Scientists believe that the secret lies in coffee’s complex chemistry: There are at least 300 natural compounds in one green bean, and about 1,000 more created in the roasting process – including  caffeine (of course), antioxidants, and minerals.

Together, the various things that make up coffee create a delicious brew that can be part of a healthy lifestyle. 

However, a long-running lawsuit under California’s controversial Prop 65 regulation has sought  to force coffee companies to include “cancer warning labels” on coffee package labels and in coffee shops.

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Warning: California’s Coffee “Cancer” Labels May Be Hazardous to Public Health

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Last week, a Los Angeles judge ruled that coffee roasters and retailers must serve up a cancer warning with coffee sold in California under Prop. 65 regulations, based on the naturally-occurring presence of acrylamide from the roasting process.

The decision goes against what the science shows us – including the conclusions of the World Health Organization. Study after study, conducted independently and published in peer-reviewed journals, has shown the potential health benefits of drinking coffee — from liver health to living longer.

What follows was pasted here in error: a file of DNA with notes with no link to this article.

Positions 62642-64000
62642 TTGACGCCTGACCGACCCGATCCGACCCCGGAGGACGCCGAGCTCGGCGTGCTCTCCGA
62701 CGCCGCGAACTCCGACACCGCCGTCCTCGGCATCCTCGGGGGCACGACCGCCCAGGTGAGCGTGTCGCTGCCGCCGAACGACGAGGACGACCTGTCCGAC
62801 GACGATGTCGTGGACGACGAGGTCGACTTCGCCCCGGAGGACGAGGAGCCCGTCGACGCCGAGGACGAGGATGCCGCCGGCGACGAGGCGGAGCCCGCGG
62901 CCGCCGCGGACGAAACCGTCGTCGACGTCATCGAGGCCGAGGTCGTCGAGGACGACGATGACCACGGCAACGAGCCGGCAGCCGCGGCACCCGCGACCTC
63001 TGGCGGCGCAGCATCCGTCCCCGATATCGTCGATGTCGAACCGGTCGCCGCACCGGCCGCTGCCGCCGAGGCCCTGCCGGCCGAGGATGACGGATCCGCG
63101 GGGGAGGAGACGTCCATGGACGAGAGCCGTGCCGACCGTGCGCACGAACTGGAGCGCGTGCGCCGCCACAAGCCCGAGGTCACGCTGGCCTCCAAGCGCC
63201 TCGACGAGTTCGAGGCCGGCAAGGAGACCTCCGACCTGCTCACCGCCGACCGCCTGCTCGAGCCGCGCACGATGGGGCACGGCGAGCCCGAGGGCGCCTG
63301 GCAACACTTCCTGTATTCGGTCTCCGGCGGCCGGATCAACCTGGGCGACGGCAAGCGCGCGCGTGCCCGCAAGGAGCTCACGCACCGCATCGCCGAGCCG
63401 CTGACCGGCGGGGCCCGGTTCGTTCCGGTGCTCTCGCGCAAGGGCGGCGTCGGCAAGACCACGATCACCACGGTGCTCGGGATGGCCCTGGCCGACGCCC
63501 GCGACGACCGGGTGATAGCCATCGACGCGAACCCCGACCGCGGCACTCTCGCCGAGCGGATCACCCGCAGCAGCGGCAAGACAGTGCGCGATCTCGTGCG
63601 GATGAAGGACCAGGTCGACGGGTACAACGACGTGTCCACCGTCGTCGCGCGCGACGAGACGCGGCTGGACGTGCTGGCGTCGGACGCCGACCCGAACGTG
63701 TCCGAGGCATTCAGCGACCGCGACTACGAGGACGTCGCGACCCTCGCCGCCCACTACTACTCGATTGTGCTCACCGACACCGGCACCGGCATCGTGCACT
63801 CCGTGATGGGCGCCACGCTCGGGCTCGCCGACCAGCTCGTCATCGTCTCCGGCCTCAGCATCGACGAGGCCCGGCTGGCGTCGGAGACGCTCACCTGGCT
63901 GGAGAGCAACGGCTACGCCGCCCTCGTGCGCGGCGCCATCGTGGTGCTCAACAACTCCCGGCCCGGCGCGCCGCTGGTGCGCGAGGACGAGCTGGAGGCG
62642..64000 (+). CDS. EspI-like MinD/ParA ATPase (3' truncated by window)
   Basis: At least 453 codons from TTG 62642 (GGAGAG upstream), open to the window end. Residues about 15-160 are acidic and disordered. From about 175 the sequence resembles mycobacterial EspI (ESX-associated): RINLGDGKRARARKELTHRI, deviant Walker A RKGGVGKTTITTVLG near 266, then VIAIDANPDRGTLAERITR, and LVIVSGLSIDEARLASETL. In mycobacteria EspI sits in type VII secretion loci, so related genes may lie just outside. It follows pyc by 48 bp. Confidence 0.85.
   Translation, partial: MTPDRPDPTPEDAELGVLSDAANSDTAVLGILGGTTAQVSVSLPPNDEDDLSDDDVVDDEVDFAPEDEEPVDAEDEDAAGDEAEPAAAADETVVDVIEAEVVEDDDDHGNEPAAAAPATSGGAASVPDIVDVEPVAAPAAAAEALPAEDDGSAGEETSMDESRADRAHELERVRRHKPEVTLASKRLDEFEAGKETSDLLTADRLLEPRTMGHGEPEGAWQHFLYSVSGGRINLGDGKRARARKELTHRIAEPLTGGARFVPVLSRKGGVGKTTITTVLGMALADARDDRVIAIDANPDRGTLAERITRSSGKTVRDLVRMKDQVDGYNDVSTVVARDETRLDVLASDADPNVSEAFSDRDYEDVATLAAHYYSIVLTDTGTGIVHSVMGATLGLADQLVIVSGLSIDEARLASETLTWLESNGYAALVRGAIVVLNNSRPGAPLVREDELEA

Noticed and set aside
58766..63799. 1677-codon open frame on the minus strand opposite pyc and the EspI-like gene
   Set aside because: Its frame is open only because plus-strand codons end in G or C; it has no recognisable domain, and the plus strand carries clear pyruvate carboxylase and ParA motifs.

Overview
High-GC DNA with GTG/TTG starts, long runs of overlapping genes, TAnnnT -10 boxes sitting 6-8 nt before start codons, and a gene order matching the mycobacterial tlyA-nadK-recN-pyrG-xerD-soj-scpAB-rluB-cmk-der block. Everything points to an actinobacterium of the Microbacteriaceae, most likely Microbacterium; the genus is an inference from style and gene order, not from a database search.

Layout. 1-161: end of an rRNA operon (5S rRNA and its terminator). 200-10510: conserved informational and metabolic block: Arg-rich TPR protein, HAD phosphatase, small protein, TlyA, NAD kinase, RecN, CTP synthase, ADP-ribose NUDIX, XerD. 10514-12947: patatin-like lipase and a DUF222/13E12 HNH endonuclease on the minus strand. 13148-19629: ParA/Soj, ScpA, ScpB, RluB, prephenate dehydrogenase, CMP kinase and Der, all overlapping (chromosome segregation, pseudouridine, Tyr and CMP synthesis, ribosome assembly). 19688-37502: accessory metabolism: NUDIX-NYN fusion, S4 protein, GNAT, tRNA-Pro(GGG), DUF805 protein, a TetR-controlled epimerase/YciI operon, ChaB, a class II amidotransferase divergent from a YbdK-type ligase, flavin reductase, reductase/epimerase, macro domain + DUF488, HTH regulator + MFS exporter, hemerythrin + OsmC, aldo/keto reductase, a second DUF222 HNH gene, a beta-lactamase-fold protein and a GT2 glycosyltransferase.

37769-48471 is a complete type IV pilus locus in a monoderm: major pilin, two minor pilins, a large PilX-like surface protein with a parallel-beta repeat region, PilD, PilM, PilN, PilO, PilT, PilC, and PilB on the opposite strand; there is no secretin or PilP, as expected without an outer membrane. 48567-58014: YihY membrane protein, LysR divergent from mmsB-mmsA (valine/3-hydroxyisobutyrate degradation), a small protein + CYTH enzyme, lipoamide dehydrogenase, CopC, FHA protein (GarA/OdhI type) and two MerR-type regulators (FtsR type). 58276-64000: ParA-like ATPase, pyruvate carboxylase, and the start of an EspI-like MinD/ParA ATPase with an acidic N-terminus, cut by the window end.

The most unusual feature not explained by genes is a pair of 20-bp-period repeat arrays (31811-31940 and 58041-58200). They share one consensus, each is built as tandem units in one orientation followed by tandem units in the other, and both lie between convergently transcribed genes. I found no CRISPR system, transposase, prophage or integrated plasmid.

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Border Adjustment Tax Dropped

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The following post is from the latest NCA Member Alert

On Thursday, Republican leaders announced that the controversial border adjustment provision, which threatened to saddle coffee imports with duties that could have added as much as 20% to declared values, has been dropped from the proposed tax plan.

“While we have debated the pro-growth benefits of border adjustability, we appreciate that there are many unknowns associated with it and have decided to set this policy aside in order to advance tax reform,” House, Senate and White House leaders working on a tax plan said in a joint statement Thursday, CNBC News reports.

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NCA Speaks Out Against Seattle Beverage Tax

“As a regressive tax borne largely by consumers, the proposal can hurt […] hundreds of independent roasters, coffee shops, restaurants, retailers, and suppliers. Aimed at promoting a healthy diet, the tax would have the opposite effect if applied to coffee.”  – William M. Murray, CEO, NCA 

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The Seattle City Council will vote on introducing a “soda tax” in the city on Monday. The measure would put a one-cent per ounce tax on sugary beverages, and would impact coffee as collateral damage. Furthermore, small businesses would be disproportionately affected.

The National Coffee Association has submitted the following letter to the City Council to express the industry’s strong position on how the tax would severely impact the local coffee economy and that coffee should be exempt should any soda tax be ratified.

Read the full NCA comment letter.

In the News

Is Seattle’s proposed soda tax also a tax on sugary lattes?

Take Action

Tell the Seattle city council that levying a soda tax on coffee would have unintended and unanticipated consequences for the coffee industry and local businesses. Send an email to  council@seattle.gov, or call 206-684-8888.

Comments? Share your thoughts in the comments below, or get in touch at info@ncausa.org.